EU Leaders Urge ‘Rapid and Coordinated’ Response to Terror Attacks
PARIS – After the recent terror attacks in France and Austria, European leaders held a summit Tuesday in France to coordinate the response against terrorism, and they are pushing for a “common coordinated and rapid” European response to counterterror attacks.
The question of how to respond to Islamist attacks like the recent ones in Nice and Vienna brought together Tuesday French President Emmanuel Macron and Austrian Chancellor Sebastian Kurz at the Elysee Palace in Paris where they were joined by videoconference with the leaders of Germany, the Netherlands, and top EU officials.
President Macron urged a “common coordinated and rapid” European response to counterterror attacks.
Macron detailed the need to develop common databases between EU states, improve cooperation between law enforcement, share intel and enact tougher legislation on the continent. Any threat at EU external borders or inside even one member state is a threat to the entire EU, said the French president.
European leaders also stressed the need for what they said should be a “determined fight against terrorist propaganda and hate speech on the internet.” Macron mentioned Netherlands and Austria as good examples of how this fight should be carried out.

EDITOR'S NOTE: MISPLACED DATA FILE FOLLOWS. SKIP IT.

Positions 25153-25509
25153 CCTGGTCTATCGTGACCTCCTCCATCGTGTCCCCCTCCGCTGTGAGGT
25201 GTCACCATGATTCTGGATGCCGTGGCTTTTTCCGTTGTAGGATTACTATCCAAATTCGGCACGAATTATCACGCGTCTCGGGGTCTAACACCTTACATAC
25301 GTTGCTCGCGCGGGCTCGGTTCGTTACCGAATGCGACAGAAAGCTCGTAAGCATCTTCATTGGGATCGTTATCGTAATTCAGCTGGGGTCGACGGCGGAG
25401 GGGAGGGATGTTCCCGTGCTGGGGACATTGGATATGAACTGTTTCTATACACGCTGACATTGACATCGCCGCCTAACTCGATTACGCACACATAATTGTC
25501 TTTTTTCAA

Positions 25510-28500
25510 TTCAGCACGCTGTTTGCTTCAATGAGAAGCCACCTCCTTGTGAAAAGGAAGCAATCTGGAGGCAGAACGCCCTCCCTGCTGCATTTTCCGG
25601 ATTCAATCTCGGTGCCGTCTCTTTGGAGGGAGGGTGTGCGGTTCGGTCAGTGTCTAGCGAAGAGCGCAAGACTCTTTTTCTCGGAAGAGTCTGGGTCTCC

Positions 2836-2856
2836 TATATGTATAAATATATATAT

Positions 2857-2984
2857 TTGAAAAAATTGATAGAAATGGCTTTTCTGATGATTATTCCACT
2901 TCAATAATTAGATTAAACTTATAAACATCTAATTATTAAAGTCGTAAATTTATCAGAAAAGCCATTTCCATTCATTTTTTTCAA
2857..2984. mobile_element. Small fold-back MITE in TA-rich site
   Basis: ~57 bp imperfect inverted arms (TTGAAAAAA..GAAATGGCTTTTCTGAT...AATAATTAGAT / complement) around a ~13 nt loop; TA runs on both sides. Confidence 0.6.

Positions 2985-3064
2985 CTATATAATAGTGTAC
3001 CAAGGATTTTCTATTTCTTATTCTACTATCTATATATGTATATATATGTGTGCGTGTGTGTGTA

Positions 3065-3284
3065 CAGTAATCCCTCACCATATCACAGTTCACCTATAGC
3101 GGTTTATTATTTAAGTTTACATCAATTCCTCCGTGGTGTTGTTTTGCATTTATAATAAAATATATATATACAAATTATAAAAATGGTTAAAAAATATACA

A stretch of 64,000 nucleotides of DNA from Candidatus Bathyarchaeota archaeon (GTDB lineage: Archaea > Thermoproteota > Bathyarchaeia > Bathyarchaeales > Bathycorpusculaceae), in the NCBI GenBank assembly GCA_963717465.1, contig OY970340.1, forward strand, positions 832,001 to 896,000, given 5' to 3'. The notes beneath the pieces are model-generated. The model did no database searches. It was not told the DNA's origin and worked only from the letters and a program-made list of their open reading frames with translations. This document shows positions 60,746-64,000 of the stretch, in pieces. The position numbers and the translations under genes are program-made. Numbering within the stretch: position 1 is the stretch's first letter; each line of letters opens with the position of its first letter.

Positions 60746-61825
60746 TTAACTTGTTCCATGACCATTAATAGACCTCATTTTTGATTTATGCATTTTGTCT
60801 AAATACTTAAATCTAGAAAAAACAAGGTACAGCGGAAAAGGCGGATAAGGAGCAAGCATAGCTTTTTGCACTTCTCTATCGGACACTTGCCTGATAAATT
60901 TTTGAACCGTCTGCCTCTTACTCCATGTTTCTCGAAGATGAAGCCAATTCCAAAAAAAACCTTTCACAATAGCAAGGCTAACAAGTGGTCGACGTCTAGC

He said the Internet is a space of freedom, and social networks are, too, but this freedom exists only if there is security and if it does not serve as a refuge for those who flout European values or seek to indoctrinate with deadly ideologies. Macron said terrorist propaganda must be removed within an hour once it is flagged.
To counter jihadist terrorism, EU leaders also are calling for measures to ensure that the teachings of imams on the continent do not include hate speech.
Charles Michel is the president of the European Council.
Michel said religious freedom is key in Europe, but there also is a need to guarantee that imams preach the right values of tolerance and peace.
This meeting took place on the eve of the anniversary of the November 2015 attacks that killed more than 100 people in Paris.